Coast Guard rescues survivors of sunken vessel 100 nautical miles south of Puerto Rico

SAN JUAN, Puerto Rico – The crew of a Coast Guard MH-65 dolphin helicopter rescued two survivors aboard a life raft Saturday, after their sailing vessel sunk approximately 100 nautical miles south of Mona Island, Puerto Rico.

The survivors are an Austrian man and a Mexican woman, who were the only two passengers travelling aboard the U.S. flagged sailing vessel Victoria from Saint Thomas, U.S. Virgin Islands to the Republic of Panama.

The survivors were forced to abandon the 48-foot-single-mast sailing vessel after the Victoria reportedly began taking on water when it struck an unidentified submerged object, which destroyed the vessel’s rudder and caused the vessel to sink.

Coast Guard Watchstanders in Sector San Juan received a 406 MHz Emergency Position Indicating Radio Beacon (EPIRB) distress signal from the sailing vessel Victoria Saturday morning, approximately 100 nautical miles south of Mona Island Puerto Rico.

Sector San Juan controllers immediately launched a Coast Guard Air Station Borinquen MH-65 Dolphin helicopter, diverted the Coast Guard Cutter Reef Shark to the scene and conducted an Automated Mutual Assistance Vessel Rescue (AMVER) callout to advise vessel traffic in the area of the ongoing distress. A Coast Guard Air Station Clearwater, Fla. C-130 aircraft was also diverted to scene to search for possible survivors as did the motor tanker Navigator Success that responded to the Coast Guard AMVER callout and diverted to the scene.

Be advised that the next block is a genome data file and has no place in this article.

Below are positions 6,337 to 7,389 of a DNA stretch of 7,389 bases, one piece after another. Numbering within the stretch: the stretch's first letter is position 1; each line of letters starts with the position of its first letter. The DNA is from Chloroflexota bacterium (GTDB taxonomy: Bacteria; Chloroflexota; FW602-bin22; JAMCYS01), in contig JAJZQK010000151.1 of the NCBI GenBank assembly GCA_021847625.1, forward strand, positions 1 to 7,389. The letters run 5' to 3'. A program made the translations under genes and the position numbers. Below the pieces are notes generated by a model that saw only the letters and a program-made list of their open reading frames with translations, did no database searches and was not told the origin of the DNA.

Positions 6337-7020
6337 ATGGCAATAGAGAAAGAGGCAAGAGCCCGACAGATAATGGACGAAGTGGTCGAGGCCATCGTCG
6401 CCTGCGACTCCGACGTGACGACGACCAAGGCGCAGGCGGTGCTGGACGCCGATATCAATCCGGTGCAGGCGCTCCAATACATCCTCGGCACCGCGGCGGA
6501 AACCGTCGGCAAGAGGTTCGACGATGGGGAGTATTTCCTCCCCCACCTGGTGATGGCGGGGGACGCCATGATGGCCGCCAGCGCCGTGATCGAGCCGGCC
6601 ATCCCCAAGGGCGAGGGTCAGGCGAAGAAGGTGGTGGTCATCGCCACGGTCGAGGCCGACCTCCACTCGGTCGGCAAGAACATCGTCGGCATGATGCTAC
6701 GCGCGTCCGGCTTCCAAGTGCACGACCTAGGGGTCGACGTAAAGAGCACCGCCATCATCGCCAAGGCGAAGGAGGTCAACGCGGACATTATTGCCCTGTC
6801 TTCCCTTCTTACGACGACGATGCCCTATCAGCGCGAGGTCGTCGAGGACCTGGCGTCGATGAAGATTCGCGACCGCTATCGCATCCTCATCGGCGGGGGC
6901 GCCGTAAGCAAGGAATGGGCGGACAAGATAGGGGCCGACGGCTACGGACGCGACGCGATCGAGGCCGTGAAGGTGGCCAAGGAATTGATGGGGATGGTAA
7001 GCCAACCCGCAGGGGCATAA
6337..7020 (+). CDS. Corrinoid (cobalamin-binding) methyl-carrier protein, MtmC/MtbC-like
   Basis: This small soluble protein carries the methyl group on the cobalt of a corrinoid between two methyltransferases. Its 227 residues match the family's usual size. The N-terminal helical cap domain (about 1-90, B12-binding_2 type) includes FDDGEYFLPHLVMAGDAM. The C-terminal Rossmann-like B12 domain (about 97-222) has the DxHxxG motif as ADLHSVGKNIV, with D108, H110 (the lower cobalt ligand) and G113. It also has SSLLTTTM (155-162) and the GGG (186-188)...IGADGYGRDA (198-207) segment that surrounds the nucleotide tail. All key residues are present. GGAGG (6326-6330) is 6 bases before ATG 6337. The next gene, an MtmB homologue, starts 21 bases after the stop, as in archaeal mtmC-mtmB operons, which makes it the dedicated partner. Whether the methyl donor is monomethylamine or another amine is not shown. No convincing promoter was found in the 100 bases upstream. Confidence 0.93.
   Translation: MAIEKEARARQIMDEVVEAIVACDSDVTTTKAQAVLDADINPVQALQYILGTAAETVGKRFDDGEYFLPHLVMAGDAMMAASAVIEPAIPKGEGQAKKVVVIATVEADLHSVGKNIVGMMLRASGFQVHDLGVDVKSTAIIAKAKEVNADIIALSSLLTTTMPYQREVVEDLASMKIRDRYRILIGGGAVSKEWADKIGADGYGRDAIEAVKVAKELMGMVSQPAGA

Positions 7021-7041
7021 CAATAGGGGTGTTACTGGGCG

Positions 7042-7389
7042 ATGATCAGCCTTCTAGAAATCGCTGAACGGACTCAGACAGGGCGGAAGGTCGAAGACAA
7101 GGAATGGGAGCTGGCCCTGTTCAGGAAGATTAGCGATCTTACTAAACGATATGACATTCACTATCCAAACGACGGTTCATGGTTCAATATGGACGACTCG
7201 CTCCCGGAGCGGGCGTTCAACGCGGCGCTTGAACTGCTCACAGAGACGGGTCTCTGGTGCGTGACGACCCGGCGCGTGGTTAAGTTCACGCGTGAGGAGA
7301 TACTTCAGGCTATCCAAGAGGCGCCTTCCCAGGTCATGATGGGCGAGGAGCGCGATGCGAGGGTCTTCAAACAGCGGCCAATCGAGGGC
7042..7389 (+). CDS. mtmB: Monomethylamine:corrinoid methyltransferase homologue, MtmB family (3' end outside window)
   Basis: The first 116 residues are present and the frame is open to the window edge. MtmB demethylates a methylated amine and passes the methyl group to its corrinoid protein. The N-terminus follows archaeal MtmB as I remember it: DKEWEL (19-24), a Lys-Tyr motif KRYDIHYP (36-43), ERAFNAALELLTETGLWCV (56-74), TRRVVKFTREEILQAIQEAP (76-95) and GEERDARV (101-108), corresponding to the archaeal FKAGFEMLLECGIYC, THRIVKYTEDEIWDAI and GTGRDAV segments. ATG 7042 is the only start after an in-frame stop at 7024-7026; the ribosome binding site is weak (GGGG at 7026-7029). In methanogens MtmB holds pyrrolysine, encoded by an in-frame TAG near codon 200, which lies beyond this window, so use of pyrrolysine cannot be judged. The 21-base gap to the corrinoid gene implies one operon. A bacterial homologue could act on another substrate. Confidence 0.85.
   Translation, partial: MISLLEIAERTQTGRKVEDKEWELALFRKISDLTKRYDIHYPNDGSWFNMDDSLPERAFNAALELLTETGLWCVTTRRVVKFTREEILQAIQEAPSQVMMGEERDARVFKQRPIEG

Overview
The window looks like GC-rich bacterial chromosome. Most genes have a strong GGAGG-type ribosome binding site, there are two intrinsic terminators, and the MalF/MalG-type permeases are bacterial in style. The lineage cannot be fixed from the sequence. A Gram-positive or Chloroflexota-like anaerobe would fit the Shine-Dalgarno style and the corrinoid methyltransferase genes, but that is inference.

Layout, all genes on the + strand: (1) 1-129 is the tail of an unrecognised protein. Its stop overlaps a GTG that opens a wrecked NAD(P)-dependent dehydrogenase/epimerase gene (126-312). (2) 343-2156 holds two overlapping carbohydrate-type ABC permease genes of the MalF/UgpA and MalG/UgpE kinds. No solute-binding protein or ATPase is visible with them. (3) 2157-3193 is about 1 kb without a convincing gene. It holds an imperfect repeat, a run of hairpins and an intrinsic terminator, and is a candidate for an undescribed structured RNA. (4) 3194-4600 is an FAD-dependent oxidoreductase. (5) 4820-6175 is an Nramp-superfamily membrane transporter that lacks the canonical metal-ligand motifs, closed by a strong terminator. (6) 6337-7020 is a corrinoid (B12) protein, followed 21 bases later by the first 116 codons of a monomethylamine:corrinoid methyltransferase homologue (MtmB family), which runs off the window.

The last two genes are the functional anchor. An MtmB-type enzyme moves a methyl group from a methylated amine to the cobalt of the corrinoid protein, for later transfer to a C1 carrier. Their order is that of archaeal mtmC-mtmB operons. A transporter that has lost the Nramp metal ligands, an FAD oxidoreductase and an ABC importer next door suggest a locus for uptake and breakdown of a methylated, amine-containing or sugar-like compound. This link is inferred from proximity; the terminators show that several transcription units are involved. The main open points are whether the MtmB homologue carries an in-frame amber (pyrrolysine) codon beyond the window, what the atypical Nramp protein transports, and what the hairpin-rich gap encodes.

The crew of the MH-65 Dolphin helicopter located a life raft with two passengers onboard at approximately 7:30a.m. Saturday, approximately 100 nautical miles south of Mona Island, Puerto Rico, they deployed their rescue swimmer and hoisted the survivors safely onboard the aircraft.

The two survivors were rescued in good health and transported to Air Station Borinquen, Aguadilla were they were transferred to U.S. Customs and Border Protection port entry officers.

“This was a great response due to the fact that survivors had a 406Mhz EPIRB onboard the vessel and life raft and used them properly,” said Lt. j.g. Fausto Veras, Sector San Juan controller. “The distress signals transmitted by the EPIRB were received by the Coast Guard and had been properly registered, allowing controllers to confirm the vessel’s information quickly and have knowledge of the survivors’ boating plan, which enabled their prompt rescue.”

The Coast Guard Cutter Reef Shark is a 87-foot patrol boat homeported in San Juan, Puerto Rico.

AMVER, sponsored by the United States Coast Guard, is a unique, computer-based and voluntary global ship reporting system used worldwide by search and rescue authorities to arrange for assistance to persons in distress at sea. With AMVER rescue coordinators can identify participating ships in the area of distress and divert the best-suited ship or ships to respond. AMVER’s mission is to quickly provide search and rescue authorities, on-demand, accurate information on the positions and characteristics of vessels near a reported distress.

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